I think series are fun, but challenging. In From Sunset Till Sunrise, I alluded to what happened in Night of the Living Cuddle Bunnies, but never specified. That way, the sequel could stand on its own for new readers. They didn’t have to read the first one. But, if you did read the first one, there was still enough of a continuation for you to get references that new readers wouldn’t. When references are mentioned, the series reader can just smile and know exactly what is meant, but the newbie still has an idea.
It’s definitely tricky. Because, now we have established characters. Even though I did reintroduce them, and you get an idea of their personalities, it’s extra fun if you’ve already gone on the ride before. You amp up what they did the first time around, which for me, I loved pushing Tommy even further.
Tommy had so many zany ideas in the first book, I didn’t think it was possible to push him even further—but you definitely did that! You also let us see a lot more of spunky Abby in this book, which was awesome.
Your books are so funny—and you often make me laugh on Facebook and Twitter, too. When did you realize you had a great sense of humor, and how has it helped you?
Does it sound immodest to come here and say, “I always knew I was funny”? Well, I did! ? But, kidding aside, humor was/is a huge part of my life. Most of my family had good senses of humor. My immediate family and my uncle, as well. And, those are the types of movies and books that I gravitated to. As a kid, I watched so many old comedies with my dad, and they really were a great way to learn things like timing, and set-ups. Humor has always been a part of my life, and as you said, it has helped me, since I was very shy, quiet, and nerdy. And, like a lot of people with the same traits, humor was a self-defense mechanism. You’re not getting picked on, if you’re making people laugh. Well, that is if you’re not making a flippant remark that gets someone angry. ? As you get older, your humor starts standing out for different reasons. You start getting noticed for it, in good ways.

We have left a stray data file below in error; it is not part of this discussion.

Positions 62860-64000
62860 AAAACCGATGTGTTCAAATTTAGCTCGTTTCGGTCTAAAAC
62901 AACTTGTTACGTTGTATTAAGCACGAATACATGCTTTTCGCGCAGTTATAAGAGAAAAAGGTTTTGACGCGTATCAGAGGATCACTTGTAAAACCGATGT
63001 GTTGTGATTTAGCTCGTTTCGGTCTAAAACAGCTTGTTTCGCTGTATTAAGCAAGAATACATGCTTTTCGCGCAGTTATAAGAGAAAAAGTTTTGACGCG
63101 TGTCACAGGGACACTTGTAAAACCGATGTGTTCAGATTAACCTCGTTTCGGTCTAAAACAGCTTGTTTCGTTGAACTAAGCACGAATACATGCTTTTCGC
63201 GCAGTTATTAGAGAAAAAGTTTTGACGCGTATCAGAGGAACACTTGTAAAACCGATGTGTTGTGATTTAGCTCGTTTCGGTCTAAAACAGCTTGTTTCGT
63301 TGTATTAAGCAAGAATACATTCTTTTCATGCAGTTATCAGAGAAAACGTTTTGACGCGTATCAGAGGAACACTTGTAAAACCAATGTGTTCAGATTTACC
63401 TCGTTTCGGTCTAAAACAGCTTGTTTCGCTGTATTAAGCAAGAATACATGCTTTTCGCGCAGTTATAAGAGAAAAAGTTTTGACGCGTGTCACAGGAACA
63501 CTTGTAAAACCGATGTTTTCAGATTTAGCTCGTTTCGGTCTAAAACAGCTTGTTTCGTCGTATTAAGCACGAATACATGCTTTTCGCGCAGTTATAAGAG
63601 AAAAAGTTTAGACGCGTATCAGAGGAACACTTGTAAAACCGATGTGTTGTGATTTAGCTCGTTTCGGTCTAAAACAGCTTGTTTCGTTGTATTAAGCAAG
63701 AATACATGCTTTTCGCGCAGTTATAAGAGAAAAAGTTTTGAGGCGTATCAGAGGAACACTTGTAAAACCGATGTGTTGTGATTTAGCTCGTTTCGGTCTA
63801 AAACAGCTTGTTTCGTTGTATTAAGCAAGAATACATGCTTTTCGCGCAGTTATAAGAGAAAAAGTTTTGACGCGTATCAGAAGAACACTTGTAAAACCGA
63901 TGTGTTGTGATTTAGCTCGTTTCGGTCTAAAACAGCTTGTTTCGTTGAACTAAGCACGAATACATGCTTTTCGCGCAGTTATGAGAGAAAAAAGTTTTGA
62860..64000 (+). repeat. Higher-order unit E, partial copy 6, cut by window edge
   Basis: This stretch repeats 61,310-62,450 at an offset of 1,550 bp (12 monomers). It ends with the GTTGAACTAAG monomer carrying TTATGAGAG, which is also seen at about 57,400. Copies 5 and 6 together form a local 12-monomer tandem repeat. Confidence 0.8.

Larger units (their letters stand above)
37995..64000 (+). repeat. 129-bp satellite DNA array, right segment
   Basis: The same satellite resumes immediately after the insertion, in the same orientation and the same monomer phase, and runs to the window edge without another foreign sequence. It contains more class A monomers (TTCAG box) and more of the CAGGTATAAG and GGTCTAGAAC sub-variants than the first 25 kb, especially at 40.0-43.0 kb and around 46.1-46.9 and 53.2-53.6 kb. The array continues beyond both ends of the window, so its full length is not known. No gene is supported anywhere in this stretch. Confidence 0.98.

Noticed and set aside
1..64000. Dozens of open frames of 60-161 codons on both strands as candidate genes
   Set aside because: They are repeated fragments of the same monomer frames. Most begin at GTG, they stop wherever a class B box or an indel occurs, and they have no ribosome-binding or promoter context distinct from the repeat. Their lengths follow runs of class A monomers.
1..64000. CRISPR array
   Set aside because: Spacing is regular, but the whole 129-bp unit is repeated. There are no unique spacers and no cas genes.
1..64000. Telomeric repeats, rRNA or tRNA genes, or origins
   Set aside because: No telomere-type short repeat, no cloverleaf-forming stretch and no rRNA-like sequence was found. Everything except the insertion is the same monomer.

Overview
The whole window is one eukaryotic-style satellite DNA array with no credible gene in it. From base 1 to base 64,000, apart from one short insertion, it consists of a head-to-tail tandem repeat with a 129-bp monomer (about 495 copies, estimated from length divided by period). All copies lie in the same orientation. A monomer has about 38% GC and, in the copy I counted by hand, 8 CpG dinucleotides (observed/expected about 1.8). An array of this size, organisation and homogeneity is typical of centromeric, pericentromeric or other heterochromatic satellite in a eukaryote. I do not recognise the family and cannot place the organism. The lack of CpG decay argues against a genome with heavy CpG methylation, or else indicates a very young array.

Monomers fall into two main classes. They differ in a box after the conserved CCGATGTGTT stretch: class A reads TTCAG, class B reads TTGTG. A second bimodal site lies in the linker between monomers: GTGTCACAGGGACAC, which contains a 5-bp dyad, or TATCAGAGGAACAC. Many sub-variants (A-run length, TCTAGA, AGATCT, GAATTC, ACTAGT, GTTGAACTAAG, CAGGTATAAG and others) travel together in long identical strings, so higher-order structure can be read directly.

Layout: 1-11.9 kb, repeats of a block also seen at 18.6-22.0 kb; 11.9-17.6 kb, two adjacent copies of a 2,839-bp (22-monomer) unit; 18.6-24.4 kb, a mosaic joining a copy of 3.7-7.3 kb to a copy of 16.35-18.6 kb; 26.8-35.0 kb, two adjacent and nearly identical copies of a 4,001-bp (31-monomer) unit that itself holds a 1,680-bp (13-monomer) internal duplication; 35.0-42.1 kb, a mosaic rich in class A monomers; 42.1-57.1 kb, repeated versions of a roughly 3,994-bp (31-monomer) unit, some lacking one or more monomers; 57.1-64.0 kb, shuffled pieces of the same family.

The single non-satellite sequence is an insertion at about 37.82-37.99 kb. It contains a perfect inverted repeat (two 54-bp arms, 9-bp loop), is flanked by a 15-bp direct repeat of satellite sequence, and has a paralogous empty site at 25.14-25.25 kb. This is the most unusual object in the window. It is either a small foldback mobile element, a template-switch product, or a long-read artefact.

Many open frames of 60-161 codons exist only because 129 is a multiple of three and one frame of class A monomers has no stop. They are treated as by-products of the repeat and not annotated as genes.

You not only have humor, you have a lot of heart, too. Thank you so much for giving us a glimpse of your childhood and why humor is such a big part of your life.
Between your humor and the surprising spooky elements, your books are awesome for everyone, including reluctant readers. They’re fast-paced fun reads! Do you have any advice for anyone who is trying to encourage kids to read?
Thanks for saying! First, I always let kids read what they want. I wasn’t a reluctant reader, but I read everything. Books, comics, magazines, etc. As long as someone is reading, I think that’s great. I have a reluctant reader at home, and quick chapters, with funny, fast-paced action, seems to work.
I love the creative ways Devin and Tommy protect themselves in your books—including bubble wrap, water balloons, and Super Soakers. This could definitely inspire teachers, media specialists, and parents to ask kids to write the creations they’d come up with if they were sucked into an adventure with Devin and Tommy. Any suggestions for a writing exercise they can use?